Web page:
Simple. Declarative. Forceful. This isn’t just a fluffy, sentimental, feel-good statement. This four word sentence is a point of advocacy, a recognition that for too long, and still too often, kids don’t actually get the best. It calls attention to ongoing disparities for kids in health care and other areas of society. For example, while the overall poverty rate is 14.5%, it’s 22% for children. Only 60% of medications used in both children and adults are approved for and have information on pediatric usage. And payment rates for Medicaid, the primary government insurance for children, are lower than for Medicare, which covers adults.
Few people would disagree with the notion that kids deserve at least as good as adults get. So why do society’s results fall so short of its ideal? In many ways, the deck is stacked against children’s issues. Kids don’t vote. (And they don’t make campaign contributions.). And because they are basically healthy, while children are 28% of the population, they represent only 13% of all health care spending. So it makes sense that politicians and policy-makers, and health business leaders, are focused more on adult issues.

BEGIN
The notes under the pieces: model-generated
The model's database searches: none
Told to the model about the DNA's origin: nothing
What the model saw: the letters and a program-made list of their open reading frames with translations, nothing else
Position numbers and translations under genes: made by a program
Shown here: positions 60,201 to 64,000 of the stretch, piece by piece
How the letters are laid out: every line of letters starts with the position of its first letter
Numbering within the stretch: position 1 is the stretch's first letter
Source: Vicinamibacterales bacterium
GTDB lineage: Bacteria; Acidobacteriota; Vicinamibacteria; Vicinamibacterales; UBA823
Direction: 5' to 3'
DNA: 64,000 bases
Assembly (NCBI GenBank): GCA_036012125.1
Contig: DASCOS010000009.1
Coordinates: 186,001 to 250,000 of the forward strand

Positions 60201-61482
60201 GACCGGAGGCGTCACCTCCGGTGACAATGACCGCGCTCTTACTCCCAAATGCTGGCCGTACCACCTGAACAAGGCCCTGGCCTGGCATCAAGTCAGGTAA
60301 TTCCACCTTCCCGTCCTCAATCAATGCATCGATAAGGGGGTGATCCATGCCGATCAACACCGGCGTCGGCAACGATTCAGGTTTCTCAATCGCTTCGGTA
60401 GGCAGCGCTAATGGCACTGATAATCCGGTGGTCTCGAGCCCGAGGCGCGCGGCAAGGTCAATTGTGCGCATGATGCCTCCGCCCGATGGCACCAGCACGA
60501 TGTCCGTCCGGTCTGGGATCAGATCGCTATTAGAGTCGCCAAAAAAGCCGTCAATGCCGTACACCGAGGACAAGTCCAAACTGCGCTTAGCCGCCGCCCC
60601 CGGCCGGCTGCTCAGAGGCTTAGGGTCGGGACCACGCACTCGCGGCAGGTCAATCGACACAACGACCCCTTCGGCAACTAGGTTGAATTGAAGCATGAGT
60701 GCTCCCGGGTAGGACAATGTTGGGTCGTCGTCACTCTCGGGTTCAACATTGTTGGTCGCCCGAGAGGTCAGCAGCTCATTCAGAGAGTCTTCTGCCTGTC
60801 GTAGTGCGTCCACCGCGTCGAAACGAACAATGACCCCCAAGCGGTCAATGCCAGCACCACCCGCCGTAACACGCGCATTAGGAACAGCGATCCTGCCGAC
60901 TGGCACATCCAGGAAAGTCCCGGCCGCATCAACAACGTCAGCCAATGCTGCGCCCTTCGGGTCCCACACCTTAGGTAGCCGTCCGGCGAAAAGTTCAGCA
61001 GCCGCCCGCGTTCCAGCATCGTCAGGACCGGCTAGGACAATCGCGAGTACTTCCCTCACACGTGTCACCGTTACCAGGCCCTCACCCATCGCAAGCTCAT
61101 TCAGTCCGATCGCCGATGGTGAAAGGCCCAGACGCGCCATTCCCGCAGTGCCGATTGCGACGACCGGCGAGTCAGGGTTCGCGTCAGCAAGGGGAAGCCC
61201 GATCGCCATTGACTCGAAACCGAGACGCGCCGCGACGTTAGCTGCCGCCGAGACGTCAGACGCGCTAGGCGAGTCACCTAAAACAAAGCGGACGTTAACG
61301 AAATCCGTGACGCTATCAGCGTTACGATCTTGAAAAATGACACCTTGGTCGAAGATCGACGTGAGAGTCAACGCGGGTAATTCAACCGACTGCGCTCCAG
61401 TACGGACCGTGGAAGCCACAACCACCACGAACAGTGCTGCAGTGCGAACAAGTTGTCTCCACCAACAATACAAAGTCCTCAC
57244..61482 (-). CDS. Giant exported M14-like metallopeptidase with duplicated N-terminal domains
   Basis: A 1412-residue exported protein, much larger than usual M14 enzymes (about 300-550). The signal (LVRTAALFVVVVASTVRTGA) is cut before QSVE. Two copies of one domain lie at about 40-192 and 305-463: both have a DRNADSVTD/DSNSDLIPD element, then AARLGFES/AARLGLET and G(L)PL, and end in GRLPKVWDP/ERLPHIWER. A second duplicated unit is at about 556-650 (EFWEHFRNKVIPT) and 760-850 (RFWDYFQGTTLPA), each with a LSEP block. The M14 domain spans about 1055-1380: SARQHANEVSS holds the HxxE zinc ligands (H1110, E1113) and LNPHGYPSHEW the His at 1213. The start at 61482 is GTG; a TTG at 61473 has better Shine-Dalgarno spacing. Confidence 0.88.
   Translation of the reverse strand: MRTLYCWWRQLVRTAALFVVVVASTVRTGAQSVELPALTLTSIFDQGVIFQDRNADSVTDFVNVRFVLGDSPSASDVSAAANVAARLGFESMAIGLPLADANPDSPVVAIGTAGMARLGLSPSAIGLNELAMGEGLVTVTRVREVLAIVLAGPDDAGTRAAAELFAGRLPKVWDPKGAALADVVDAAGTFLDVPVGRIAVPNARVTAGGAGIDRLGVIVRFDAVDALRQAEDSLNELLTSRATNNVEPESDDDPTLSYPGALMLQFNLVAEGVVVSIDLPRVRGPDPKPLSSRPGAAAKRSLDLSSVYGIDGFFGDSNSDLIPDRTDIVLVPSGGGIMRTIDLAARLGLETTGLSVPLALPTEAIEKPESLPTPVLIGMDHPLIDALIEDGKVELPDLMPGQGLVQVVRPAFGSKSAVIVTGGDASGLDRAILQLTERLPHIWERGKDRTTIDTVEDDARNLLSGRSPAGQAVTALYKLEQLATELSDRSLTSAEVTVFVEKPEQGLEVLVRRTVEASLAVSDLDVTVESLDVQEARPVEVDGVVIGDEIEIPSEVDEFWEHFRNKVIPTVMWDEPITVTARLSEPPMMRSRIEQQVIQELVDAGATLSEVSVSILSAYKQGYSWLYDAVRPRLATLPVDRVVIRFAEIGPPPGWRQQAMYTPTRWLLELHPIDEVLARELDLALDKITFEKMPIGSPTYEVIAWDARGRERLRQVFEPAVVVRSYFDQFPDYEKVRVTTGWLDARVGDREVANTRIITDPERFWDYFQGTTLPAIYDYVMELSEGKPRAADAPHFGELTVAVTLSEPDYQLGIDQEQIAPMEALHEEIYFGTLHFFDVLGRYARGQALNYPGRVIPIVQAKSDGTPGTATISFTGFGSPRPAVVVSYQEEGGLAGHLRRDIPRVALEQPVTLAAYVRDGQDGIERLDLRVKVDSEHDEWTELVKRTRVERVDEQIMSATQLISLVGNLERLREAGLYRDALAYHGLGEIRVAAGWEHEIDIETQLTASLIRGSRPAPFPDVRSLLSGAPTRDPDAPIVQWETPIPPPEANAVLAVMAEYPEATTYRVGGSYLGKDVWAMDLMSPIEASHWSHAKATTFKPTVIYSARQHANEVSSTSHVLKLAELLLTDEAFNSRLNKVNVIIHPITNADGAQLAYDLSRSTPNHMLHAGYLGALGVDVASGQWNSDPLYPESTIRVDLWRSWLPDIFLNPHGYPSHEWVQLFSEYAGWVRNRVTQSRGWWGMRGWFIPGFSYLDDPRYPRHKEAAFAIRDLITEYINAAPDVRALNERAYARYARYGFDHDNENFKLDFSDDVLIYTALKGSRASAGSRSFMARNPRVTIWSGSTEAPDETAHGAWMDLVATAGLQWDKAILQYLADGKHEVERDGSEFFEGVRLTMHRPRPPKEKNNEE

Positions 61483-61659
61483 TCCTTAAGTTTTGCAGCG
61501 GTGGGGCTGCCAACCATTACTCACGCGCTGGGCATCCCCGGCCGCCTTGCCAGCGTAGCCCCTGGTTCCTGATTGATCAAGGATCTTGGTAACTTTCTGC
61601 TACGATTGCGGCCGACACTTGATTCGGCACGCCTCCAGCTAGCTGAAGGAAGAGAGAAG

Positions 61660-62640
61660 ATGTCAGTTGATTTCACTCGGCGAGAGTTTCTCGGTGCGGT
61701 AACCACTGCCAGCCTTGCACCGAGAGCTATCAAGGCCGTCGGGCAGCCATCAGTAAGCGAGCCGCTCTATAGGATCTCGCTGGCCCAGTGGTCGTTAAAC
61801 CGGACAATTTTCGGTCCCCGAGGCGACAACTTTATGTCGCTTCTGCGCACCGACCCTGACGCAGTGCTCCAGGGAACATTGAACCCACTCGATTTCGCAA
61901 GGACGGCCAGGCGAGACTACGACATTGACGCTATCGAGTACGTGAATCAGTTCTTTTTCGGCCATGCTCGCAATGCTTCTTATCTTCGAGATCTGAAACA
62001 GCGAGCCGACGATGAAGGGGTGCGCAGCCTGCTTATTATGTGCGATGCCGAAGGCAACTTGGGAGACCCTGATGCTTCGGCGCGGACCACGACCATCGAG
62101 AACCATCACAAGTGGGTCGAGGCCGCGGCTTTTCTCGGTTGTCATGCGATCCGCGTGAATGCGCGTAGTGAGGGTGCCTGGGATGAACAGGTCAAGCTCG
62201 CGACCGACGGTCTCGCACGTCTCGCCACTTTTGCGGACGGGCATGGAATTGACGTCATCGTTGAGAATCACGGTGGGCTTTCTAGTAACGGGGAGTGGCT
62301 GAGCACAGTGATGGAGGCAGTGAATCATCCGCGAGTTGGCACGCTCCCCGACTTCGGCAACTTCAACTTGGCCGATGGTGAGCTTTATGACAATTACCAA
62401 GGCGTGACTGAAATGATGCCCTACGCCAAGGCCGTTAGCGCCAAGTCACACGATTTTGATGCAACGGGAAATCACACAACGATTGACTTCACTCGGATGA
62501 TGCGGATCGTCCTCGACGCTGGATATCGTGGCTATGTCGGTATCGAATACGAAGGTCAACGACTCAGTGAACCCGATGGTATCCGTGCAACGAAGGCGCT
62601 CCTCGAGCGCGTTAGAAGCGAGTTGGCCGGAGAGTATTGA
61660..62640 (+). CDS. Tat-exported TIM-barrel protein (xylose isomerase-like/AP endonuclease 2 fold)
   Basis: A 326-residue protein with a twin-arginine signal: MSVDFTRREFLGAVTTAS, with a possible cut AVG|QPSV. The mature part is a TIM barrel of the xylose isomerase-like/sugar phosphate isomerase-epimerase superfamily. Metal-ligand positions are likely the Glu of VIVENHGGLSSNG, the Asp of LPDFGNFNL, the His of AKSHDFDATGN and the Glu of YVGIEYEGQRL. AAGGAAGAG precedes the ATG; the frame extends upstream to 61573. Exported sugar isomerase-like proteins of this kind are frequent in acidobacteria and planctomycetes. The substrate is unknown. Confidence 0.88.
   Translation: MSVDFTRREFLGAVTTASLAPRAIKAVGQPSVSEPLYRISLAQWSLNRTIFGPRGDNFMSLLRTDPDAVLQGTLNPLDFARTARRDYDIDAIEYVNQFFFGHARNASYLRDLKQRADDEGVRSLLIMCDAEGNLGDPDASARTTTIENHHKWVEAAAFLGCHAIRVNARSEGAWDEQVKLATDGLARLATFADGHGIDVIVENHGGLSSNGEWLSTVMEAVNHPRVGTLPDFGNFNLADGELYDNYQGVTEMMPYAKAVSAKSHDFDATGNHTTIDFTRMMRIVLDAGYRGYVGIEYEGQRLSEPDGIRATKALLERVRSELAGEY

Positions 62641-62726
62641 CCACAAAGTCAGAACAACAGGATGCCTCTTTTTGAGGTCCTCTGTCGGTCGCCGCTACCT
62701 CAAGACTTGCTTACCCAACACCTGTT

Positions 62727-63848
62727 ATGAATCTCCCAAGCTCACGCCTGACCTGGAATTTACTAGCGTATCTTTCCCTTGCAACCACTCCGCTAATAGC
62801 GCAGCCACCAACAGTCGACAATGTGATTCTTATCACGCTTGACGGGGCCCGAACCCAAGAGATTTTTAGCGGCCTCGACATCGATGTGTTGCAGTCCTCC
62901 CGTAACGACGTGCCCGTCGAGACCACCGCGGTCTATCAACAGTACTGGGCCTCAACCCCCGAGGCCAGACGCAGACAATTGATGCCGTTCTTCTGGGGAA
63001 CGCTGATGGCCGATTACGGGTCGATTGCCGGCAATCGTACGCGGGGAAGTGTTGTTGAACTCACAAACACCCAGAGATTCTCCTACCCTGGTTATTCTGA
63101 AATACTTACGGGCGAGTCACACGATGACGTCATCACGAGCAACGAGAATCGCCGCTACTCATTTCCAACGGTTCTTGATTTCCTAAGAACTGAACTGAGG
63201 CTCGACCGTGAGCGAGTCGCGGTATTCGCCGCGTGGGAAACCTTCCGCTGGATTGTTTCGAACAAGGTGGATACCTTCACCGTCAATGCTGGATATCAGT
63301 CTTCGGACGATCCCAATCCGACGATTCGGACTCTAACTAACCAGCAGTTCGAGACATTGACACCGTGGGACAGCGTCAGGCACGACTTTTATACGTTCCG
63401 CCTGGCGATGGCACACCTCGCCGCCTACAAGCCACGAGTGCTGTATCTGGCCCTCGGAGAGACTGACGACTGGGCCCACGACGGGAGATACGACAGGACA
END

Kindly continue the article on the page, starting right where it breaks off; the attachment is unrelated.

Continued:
Now, saying kids deserve the best doesn’t mean adults don’t, too. Advocating on behalf of kids to bring them to par doesn’t mean I’m advocating against adults. I’d love for everyone to have a lower poverty rate, or universal access to medications. But saying “everyone deserves the best” obscures the message that kids have been missing out. So with all due respect to my fellow adults, I’ll continue to work to ensure kids get what they deserve. The Best.